Tierra is completing her final year of the Doctor of Veterinary Medicine program at Tufts University with an emphasis on zoo and wildlife medicine. While she plans to spend her career treating all species, she has a special interest in the conservation of great apes and their habitats. For her certificate in International Veterinary Medicine, her research projects are focused on the conservation of Asian elephants in Nepal and Mountain gorillas in Rwanda. She is currently researching tuberculosis transmission between elephants, humans and water buffalo in Nepal through the development of a PCR diagnostic technique for differentiating Mycobacteria species in trunk wash samples. She is also working on a saliva collection technique as an alternative sample for the identification of respiratory diseases in Mountain gorilla populations within Rwanda. Through fieldwork with both endangered populations in Nepal and Rwanda, she developed an interest in creating more sustainable ecotourism projects for flagship species. Her main interest is in creating programs that increase the prosperity of surrounding communities while also maintaining the health and natural behavior of the species of interest.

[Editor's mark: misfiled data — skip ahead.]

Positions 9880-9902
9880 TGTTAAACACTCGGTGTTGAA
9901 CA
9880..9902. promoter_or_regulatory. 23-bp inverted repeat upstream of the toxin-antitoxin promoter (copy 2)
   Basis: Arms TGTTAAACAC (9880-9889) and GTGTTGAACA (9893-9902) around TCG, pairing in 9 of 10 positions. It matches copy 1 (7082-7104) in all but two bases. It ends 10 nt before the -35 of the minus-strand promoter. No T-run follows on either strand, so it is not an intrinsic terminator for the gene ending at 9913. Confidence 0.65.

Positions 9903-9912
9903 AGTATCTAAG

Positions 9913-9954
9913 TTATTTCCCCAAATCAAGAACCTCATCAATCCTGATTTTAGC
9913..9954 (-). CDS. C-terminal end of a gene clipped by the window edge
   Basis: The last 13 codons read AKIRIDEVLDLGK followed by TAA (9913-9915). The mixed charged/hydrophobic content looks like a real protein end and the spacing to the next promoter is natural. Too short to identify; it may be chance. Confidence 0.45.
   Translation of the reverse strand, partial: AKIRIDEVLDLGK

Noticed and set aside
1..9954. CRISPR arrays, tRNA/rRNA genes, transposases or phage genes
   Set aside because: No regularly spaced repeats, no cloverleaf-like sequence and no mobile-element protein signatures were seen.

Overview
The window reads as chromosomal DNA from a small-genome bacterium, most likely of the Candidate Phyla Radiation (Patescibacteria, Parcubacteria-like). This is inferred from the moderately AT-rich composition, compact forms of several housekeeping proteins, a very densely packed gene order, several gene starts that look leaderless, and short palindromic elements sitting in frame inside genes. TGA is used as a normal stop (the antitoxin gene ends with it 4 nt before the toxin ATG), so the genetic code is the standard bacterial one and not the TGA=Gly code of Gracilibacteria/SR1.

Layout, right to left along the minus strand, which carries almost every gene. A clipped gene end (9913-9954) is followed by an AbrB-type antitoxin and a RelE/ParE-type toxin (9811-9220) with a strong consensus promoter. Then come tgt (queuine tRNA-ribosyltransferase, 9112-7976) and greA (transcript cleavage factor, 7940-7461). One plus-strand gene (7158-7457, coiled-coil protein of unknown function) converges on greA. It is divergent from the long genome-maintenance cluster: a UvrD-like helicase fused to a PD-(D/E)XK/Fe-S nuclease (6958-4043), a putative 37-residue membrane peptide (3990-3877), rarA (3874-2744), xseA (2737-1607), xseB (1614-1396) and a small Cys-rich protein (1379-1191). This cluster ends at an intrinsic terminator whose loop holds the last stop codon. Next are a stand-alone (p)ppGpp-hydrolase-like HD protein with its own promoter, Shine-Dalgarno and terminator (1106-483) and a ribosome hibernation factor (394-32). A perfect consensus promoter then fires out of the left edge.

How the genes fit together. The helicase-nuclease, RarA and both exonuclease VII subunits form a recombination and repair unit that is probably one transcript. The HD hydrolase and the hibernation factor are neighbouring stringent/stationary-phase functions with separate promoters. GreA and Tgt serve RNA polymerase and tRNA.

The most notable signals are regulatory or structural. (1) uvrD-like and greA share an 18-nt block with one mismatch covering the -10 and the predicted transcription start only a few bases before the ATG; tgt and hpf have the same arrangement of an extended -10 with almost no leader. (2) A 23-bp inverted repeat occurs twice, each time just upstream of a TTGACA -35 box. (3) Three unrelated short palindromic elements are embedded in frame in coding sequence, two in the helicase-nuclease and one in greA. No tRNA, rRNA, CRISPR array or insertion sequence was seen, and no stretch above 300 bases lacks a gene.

Tierra holds a B.S. degree in combined sciences and studio art from Santa Clara University. She spent several years as a research assistant at The Gorilla Foundation, working with Koko the sign-language speaking gorilla. She has given various presentations to middle school through graduate school level audiences about great ape cognitive abilities and the issues affecting their conservation.
Tierra plans to spend her future as a veterinarian treating individual animals as well as researching larger issues that affect endangered species survival.